Jodi Cohen: agree. And I also think that it allows you to kind of, um, you know, walk out of the fire carrying water for those who are still burning. You know, like you experience it more intensely. So if it worked for you, you can help support other people.
Jill Carnahan: [00:11:00] Absolutely. Yeah, cuz so many of the stories in my book are not about, they’re about me, but they’re really not. What my, my goal and my desire is, is for the reader to see their own journey reflected in that story. And also know that, oh, this is possible for me too. Like giving hope and inspiring that we can all, no one’s unique.
I’m not unique. Um, but we all have the power to overcome and we all have the resources if we start to believe that and change our perspective. You
Jodi Cohen: know, that’s so interesting. When, when my son died, that was the first thing I wanted. I wanted to know that somebody else had been through that and been okay, because if it could be done, then I could do it.
And so I love that you’re putting that out there cuz it’s so inspiring and it, it makes it more accessible to everyone.
Jill Carnahan: And I love that you share that, Jodi, cuz that is so true, right In the midst of our suffering, if we just know we’re not alone, which we aren’t, but sometimes our mind tells us lies that you’re the only one that’s ever felt this way.
You’re, you must be alone. And in fact, I think in some of the darkest, deepest depressions where people are consi contemplating suicide, which is the saddest thing in the world, I think [00:12:00] those kinds of places are where we feel the most alone. And it’s not true, it’s just not true. But it, those lies can be so deceptive and so devastating if we believe.
Jodi Cohen: if you’re listening and you’re feeling that way, Jill’s book unexpected, you can, where
Jill Carnahan: can they get it? Yeah. So read unexpected.com or Amazon, or Barnes and Noble or any way you get your books.
Jodi Cohen: Yeah, it’s amazing. I know you’re such an expert on, um, mold toxicity and mass cells. I’d love to dive into that a little bit more and just get a sense of you.
Can you talk about your mold story and your recovery and some signs and symptoms of mold toxicity for anyone who might be suffering and may not even be aware that that’s what’s going on.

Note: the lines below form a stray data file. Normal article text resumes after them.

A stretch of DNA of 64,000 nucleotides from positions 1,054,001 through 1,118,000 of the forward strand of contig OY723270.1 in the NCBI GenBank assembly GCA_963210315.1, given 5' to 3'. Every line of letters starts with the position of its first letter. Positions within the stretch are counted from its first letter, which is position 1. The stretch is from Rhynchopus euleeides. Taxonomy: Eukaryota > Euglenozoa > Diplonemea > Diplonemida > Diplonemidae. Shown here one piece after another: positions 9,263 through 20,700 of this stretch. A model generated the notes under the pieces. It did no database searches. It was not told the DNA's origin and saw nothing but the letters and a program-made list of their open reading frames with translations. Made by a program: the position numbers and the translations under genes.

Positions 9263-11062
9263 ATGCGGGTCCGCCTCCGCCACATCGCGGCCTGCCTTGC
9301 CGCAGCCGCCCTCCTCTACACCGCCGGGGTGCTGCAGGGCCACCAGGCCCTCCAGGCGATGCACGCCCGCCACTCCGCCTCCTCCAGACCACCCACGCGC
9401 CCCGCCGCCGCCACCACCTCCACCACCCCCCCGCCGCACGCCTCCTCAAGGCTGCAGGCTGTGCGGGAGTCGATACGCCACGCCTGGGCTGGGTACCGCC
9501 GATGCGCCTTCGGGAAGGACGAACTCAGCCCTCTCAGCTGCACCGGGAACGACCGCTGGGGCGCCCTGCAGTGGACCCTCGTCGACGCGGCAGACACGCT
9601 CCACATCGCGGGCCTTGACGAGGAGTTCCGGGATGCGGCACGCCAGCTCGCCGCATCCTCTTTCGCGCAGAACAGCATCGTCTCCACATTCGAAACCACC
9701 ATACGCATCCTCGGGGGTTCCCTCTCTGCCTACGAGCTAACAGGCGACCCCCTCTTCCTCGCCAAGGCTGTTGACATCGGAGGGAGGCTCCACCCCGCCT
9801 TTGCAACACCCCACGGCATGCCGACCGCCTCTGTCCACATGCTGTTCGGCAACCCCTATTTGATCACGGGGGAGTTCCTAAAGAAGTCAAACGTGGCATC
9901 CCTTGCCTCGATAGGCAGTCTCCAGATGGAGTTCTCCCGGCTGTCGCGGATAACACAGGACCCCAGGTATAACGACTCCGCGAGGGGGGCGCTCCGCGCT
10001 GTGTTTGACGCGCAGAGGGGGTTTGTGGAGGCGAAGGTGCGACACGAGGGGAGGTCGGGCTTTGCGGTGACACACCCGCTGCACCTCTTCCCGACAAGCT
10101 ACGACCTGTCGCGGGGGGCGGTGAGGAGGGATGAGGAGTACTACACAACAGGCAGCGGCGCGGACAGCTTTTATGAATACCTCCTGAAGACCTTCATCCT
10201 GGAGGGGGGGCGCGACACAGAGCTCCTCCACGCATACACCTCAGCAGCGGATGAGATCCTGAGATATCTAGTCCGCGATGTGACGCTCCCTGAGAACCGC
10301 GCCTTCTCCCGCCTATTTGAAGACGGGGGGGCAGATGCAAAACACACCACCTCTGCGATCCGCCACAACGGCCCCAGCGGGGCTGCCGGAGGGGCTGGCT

Jill Carnahan: Yes, I’ve been shocked at, I always joke I would’ve never, like Lyme disease and mold. I’m like, oh, I don’t wanna do that.
But then the inevitable happened. I dealt with that myself, and so I, you know, became an expert in mold. Um, back in 2013, there was a massive flood in Boulder. It affected just literally thousands and thousands of homes in buildings and structures. My [00:13:00] office was in Boulder at that time in medical office.
And there was a flood there. And unbeknownst to me, there was some structural issues. There probably had already been some water damage in the basement. There was an unfinished crawlspace right below my office and many, many factors contributing. Um, but I started getting sick that next year I started getting, um, shortness of breath, uh, trouble with respiratory issues and sinuses, um, more allergies, more sensitive use to food.
Um, red itchy skin, irritated eyes would be red and and swollen after work. Um, my brain, I’d have trouble with memory. Word finding or, uh, words and names and you know, faces and things like that. Um, so it really affected so many areas and I kind of was in denial in the beginning cause I thought, oh gosh, if there’s an environmental trigger, I have to move or figure out what’s going on.
But eventually it got bad enough to where I did testing in the samples in the basement where I worked and then did samples in my blood, in my urine. And I found the markers for mold. Were there. So I did. I left the office. I literally left 20 years of medical school textbooks and started over. I worked outta my home for a period of time, and [00:14:00] then I got a temporary office space and eventually where I am now.
But it took some time, but all of a sudden I was faced with mold related illness and I was like, I have to figure this out. And at the court. Mold related illness. Number one, it can drive massive hormonal disruptions that can cause weight loss, weight gain, uh, adrenal dysfunction, really low cortisol, really high cortisol, um, excessive estrogen dominance.
So, um, fibrocystic breast, um, uh, floating and mood disorders with periods, uh, heavy periods, painful periods. Men can have lack of testosterone because it’s being converted to estrogen. But they get man boobs, central weight gain, low libido, diabetes. So a ton of disruption in the whole endocrine system in the body.
The immune system disrupted. The respiratory system has, uh, disruption and inflammation, and it actually relates to mast cell activation because mold is one of the biggest triggers. Two mass cell activation. So if you’re struggling from new onset allergies, asthma, mass cell activation, multiple chemical sensitivity mold could be at the source as at the root.
So you have to at least think about that as a [00:15:00] possibility. So I really dove in and realized we have to detox and work on the liver gallbladder access when we wanna get healed from mold. The first step is getting out of the exposure. So you have to find a way to get in an environment that’s clean enough so that you can get well.
And again, this doesn’t mean you have to sell everything you own or move out. Sometimes you can re. You can fix it, but porous materials, for example, for me, the charts that I took from my office were paper. And when I took them into my new office, I didn’t really get well until I scanned those records and I didn’t use that paper.